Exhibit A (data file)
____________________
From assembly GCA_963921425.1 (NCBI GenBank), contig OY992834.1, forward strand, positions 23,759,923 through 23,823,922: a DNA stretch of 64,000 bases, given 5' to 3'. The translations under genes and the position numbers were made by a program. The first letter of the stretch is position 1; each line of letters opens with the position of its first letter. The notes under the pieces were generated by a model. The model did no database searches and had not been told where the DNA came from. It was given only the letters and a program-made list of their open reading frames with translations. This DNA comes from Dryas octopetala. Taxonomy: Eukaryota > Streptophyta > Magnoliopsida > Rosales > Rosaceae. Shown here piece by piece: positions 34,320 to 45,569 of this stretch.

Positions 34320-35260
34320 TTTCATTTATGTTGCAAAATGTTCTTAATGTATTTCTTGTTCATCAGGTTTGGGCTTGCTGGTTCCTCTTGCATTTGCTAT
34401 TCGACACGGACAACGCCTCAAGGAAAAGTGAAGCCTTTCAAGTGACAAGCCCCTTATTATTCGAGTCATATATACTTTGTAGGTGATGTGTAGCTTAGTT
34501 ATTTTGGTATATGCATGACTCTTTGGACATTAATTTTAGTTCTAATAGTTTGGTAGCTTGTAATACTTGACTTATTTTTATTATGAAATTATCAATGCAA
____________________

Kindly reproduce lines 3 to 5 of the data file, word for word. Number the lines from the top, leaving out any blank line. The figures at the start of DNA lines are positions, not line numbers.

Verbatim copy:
34320 TTTCATTTATGTTGCAAAATGTTCTTAATGTATTTCTTGTTCATCAGGTTTGGGCTTGCTGGTTCCTCTTGCATTTGCTAT
34401 TCGACACGGACAACGCCTCAAGGAAAAGTGAAGCCTTTCAAGTGACAAGCCCCTTATTATTCGAGTCATATATACTTTGTAGGTGATGTGTAGCTTAGTT
34501 ATTTTGGTATATGCATGACTCTTTGGACATTAATTTTAGTTCTAATAGTTTGGTAGCTTGTAATACTTGACTTATTTTTATTATGAAATTATCAATGCAA